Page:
Vulnerabilities by Typology and Housing Outcome: Assessment of Coordinated Entry Items Among Young Adults Experiencing Homelessness In Houston, Texas



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Purpose Despite decades of interventions and targeted resources for those experiencing homelessness, every night in the U.S. thousands of young adults 18-24 continue to live without a home (U.S. HUD, 2020 PIT Populations and Subpopulations). To end this crisis for the estimated three million plus young adults experiencing homelessness (YAEH) each year (Morton, Dworsky, & Samuels, 2017), U.S. Department of Housing and Urban Development (HUD) has adopted the U.S. Interagency Council on Homelessness Framework to End Youth Homelessness (FEYH). The Framework lists permanent housing as critical for ending the experience of homelessness for these young people (USICH, 2013). FEYH also notes the vital need for improved data on the vulnerabilities which may characterize specific service needs among YAEH (USICH, 2013, FEYH, ppt., pg. 2, 4). HUD also requires local communities to prioritize limited Supportive Housing Program (SHP) resources for those most vulnerable through a central intake process known as Coordinated Entry (U.S. HUD, 2015). Methods This study attempted to contribute to improved data by exploring vulnerabilities reported by YAEH at entry to HUD SHP on a Coordinated Entry tool in Houston, Texas between June 2016 and November 2018. The tool was a unique instrument created and adopted by Houston Continuum of Care (CoC) for young adults, ages 18–24, and was informed by research indicating life events associated with young people’s vulnerabilities for experiencing homelessness, experiencing prolonged homelessness, and compounded risks while experiencing homelessness (USICH, 2019) (U.S. HHS, 2017). Latent class analysis and syndemics was used as the conceptual framework to improve understanding of combinations of vulnerabilities among subgroups of YAEH. Vulnerabilities captured by the tool included time spent experiencing homelessness, juvenile detention, child welfare, adult detention, abuse as a child, family violence, LGBTQ kicked out by family, substance use, mental health challenges, educational achievement, unstable employment, having children, trafficking risk, and lacking adult support. Findings Lacking adult support (both emotional and financial) and levels of vulnerabilities were differentiating factors among three subgroups of YAEH identified through this analysis. The highest vulnerability lowest support subgroup was the largest of the three identified groups of YAEH and the most likely to have been housed through HUD SHP; however, only temporarily housed by exit (i.e., exited to homelessness or unstable temporary housing). Black participants had higher than expected lack of adult emotional support and both black (4.3 times more likely than white participants) and YAEH identifying as gender minorities (3.5 times more likely than male participants) to have been only temporarily housed versus permanently housed at exit from HUD SHP. Lack of adult financial and emotional support were the primary differentiating factors between vulnerability subgroups. Implications Findings can inform future Coordinated Entry processes and potentially different service needs for YAEH at entry to HUD SHP. Patterns of responses indicate YAEH subgroups who may benefit from strategic use of limited resources for those with low vulnerability and high support and higher engagement for those with high vulnerabilities and low support. YAEH would benefit from federal policies differentiating by vulnerabilities rather than as a homogeneous group or broad labels of runaway, delinquent, or homeless. As lacking adult support is often reported and significantly different by subgroups, implementing adult mentors and/or strengthening family kinship in service delivery warrants additional focus and exploration. Future research should continue to build on emerging knowledge of subgroup differentiation among YAEH, further explore the role of adult support in exiting homelessness and perform longitudinal studies to understand experiences and outcomes of YAEH who are not housed through limited HUD SHP (i.e., ‘never housed’).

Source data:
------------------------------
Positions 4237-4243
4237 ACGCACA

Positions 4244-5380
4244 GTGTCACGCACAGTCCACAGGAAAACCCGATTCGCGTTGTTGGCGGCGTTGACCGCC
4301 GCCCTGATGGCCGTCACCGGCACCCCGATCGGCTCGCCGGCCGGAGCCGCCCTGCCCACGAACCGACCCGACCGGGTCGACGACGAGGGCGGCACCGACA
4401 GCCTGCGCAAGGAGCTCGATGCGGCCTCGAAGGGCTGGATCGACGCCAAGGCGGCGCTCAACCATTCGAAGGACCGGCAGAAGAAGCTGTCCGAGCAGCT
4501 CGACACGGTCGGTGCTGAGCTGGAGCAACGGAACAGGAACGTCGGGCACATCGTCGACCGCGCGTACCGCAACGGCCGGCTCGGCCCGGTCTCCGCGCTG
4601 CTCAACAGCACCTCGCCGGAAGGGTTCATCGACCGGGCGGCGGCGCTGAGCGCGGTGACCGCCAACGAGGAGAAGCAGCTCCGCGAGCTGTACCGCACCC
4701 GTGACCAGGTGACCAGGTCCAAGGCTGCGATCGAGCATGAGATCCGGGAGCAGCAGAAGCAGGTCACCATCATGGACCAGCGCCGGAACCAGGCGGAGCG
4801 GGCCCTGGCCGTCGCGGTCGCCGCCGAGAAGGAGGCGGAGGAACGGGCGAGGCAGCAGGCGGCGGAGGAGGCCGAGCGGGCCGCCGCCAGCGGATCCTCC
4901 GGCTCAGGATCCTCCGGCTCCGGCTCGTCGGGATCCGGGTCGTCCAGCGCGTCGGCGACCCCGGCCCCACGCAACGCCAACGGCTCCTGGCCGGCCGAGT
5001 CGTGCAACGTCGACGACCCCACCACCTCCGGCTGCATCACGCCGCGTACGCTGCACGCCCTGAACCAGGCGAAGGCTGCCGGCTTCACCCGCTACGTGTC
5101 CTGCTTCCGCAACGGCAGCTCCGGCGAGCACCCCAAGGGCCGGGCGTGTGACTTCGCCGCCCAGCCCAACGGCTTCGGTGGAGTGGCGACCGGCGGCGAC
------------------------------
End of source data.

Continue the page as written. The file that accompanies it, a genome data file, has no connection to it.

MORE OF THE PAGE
homeless, young adult, coordinated entry, HUD SHP, vulnerabilities